It has been shown that smallholder farmers can play a crucial role in supplying germplasm for development of sustainable land use systems in southern Africa (Boeringer et al., 2003). In order to allow a better assessment of this output, it is important to understand the problems farmers face with respect to nurseries, the support systems that are needed for this achievement and, also the impact of tree planting on farms. Given the declining importance of national extension services in East Africa, it was hypothesized that a number of support agents operating at grass root level together with farmers themselves provide the different support functions needed in farmer nurseries.
The overall objective of this study is to assess the role and functions of farmer nurseries in building natural, human and social capital for the development of sustainable land use systems. A secondary focus is on farmers problems and the role of support systems in facilitating the establishment and operation of farmer nurseries. It further assesses the impact of trees planted from farmer nurseries and discusses policy issues related to germplasm supply for smallholder farmers in the lake Victoria catchment ecosystem.
MATERIALS AND METHODS
Study sites: The study focused on three districts (Kakamega, Busia and Butere-Mumias) in western province of Kenya (Fig. 1). These sites were chosen because they had well established Farmer Field Schools (FFs) that formed part of another project of the Kenya Agricultural Research Institute (KARI). Key land use indicators for the three study areas are given in Table 1. They show marked differences in average population density and hence cropping area available to households.
Survey methods and data analysis: A total of 24 nurseries were sampled
in the three districts, i.e., 6 nurseries from each district between November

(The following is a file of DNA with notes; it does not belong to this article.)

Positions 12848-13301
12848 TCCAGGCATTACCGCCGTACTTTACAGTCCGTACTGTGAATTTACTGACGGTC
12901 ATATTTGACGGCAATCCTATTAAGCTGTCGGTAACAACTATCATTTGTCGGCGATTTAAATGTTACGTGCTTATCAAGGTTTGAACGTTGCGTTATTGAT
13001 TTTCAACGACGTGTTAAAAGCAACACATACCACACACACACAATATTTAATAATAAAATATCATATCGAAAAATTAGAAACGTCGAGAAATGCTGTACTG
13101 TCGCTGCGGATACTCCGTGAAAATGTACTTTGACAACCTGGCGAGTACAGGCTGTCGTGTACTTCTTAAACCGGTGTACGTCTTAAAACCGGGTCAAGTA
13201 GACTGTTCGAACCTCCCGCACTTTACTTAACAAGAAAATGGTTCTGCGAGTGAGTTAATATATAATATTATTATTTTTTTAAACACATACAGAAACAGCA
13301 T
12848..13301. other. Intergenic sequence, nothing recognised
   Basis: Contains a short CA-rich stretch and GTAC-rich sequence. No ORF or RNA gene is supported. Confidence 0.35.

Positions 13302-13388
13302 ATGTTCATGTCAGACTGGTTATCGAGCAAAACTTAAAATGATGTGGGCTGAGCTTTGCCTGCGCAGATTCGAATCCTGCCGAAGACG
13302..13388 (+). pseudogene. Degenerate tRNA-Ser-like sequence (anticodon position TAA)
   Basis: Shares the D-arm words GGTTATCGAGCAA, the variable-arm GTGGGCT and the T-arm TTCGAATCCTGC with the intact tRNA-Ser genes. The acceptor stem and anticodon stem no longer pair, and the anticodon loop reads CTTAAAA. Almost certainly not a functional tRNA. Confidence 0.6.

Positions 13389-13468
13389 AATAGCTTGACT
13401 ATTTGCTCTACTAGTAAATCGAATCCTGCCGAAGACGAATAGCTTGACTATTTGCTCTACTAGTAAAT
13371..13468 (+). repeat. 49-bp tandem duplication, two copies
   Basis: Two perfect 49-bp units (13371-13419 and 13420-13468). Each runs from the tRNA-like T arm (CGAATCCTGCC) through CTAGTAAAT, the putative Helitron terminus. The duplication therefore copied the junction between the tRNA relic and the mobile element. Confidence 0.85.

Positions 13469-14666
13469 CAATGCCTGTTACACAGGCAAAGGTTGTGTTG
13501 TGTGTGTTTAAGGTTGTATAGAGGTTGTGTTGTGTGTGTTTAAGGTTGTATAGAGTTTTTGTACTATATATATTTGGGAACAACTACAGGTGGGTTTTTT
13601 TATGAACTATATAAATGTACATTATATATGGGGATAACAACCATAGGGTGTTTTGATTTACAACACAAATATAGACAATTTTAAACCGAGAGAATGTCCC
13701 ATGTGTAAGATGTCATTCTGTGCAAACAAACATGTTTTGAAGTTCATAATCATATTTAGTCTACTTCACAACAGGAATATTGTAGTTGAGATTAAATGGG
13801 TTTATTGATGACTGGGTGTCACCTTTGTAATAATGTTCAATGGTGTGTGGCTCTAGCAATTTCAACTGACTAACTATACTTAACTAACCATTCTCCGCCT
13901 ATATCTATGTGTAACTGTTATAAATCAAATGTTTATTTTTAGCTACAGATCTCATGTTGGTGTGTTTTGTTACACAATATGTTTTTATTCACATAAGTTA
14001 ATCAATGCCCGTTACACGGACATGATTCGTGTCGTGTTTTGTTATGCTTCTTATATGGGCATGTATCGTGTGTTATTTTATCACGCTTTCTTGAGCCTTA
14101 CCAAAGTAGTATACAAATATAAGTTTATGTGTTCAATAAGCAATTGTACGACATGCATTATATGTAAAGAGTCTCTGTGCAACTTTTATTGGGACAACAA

2004 and December 2005. During field visits, interviews were conducted with
farmers to collect information on problems encountered and the nature of support
||Selected land use indicators in three study districts of western
|Jaetzold et al. (2007)
|| Study area (Source: Jaetzold et al., 2007)
The survey team asked open-ended questions and gave the respondents
the opportunity to cite up to three major problems associated with their nursery
operations. In the analysis, a Cumulative Weighted Score (CWS) was calculated for each
problem (Ayuk, 1997). Since a problem one farmer ranks as the most important
may be rated as second most important by another farmer or not rated at all,
a simple procedure was developed to determine the relative importance of each
problem. The most important problem mentioned was assigned a value of 5, the
second the value of 3 and the third most important problem the value of 1. The
CWS was then calculated by multiplying the assigned weight by the associated
number of times the problem was mentioned and then summing across the three
most important problems. Thus, for each problem a CWS was calculated and ranked
for all the problems mentioned.
Two types of support systems were assessed. The first one related to material inputs used such as seed, water, inoculum for seedbeds, tools and fencing. The second one, which we call soft support, refers to inputs such as information, training and backstopping advice. For each type of support, providers were recorded. In principle these could be farmers, staff of development organizations, government extension staff or VicRes project staff or any combination of these providers.
A follow-up survey was carried out later in September 2005 to determine the
extent of transplanting of seedlings from nurseries. The number of tree seedlings
transplanted and the field area planted were assessed at the same time. A case
study to gain more insight on the impact of tree planting was also carried out
in the three districts drawing on a total sample of 36 farmers. This sample
was derived from the initial 24 nursery groups that had been sampled. These
nurseries were first stratified according to type, i.e., group or individual
and then according to gender composition, i.e., those being operated by women
or men. Six nurseries were then selected at random from each of the four strata.
One recipient of tree seedlings from each nursery was then randomly selected